Anything by Ramsay MacMullen (though I think he has some anti-Christian bias), Peter Brown (Anglican I think), or Robert Louis Wilken (a convert from Lutheranism to Catholicism) is good, for starters. Henry Chadwick’s The Early Church and J.N.D. Kelly’s *Early Christian Doctrines *are standard sources (both by Anglicans). So is the first volume of Jaroslav Pelikan’s *The Christian Tradition *(Lutheran, later converted to Orthodoxy). Anything by Jean Danielou (Catholic–one of the theological experts at Vatican II in fact) is also good (he and another great Catholic historian, Henri Marrou, co-wrote a history of early Christianity called The First Six Hundred Years).
The early Protestant Reformation from either a Catholic interpretation or a neutral and unbiased interpretation.
Let me know if you have any suggestions, thanks!
There’s really no such thing as a “neutral and unbiased interpretation.” I think Diarmaid MacCulloch’s recent The Protestant Reformation is a good overview, but I know some Catholics find it annoying (MacCulloch is an ex-Anglican who no longer professes Christianity). Daniel-Rops (an excellent writer but not a professional historian) wrote a history of the Reformation era (and other works on church history) from a Catholic perspective. Kilian McDonnell and Alexandre Ganoczy are two Catholics who have written good books on Calvin. Brad Gregory’s *Salvation at Stake *is the best book I know on persecution and martyrdom in the Reformation era (Gregory is a Catholic, but it’s hard to tell his confessional allegiance from the book).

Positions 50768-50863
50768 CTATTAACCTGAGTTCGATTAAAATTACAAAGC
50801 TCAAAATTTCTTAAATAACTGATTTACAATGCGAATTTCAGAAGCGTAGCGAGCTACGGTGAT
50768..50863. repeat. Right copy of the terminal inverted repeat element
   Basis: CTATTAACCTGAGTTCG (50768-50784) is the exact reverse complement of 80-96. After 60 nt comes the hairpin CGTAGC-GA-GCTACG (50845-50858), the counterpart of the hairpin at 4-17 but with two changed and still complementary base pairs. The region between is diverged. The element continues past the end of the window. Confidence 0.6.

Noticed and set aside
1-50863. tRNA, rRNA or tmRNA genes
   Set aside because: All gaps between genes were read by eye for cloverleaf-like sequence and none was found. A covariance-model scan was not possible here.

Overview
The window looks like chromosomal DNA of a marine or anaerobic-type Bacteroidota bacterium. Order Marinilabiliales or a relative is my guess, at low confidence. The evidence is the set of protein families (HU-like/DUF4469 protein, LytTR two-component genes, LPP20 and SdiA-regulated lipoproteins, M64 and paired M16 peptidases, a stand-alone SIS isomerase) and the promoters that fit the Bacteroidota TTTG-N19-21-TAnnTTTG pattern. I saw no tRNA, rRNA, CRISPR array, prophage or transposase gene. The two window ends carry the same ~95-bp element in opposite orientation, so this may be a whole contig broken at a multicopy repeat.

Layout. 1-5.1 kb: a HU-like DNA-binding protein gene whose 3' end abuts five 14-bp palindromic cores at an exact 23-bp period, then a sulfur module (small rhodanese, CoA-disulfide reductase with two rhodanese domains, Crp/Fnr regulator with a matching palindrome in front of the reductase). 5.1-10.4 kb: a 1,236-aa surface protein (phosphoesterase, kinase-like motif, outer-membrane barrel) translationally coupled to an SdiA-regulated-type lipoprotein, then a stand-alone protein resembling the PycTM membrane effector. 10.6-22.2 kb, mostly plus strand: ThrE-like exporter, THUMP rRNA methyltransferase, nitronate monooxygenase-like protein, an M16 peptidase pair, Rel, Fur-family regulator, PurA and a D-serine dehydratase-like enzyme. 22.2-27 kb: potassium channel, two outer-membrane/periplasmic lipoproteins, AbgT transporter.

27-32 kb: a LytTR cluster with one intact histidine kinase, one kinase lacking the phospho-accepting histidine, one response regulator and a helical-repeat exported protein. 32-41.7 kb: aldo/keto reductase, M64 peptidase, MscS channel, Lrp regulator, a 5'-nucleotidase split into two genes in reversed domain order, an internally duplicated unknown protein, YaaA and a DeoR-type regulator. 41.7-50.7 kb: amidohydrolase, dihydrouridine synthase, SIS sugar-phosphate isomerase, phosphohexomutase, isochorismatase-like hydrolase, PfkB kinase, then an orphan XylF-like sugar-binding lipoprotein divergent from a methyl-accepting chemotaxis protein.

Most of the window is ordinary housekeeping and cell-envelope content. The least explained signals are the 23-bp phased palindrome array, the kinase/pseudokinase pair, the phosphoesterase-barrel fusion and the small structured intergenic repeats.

“The Spirit of Early Christian Thought” by Robert Louis Wilken is excellent. Not only does it nicely summaraize many of the most important topics of conversation for the early Christian Fathers, it also helps give you a sense of the cultural backdrop of the time in which they wrote. Highly Recommended.
Another book I have heard good things about but have not yet got around to reading is Eusebius’ “Church History” book. It gives a history of the Church from the beginning through the time of Constantine (because that’s when he wrote it). The complete text of the book is actually available online at newadvent.org/fathers/2501.htm.
Sorry, can’t help you with this one. I am interested to hear what others might have to say, though!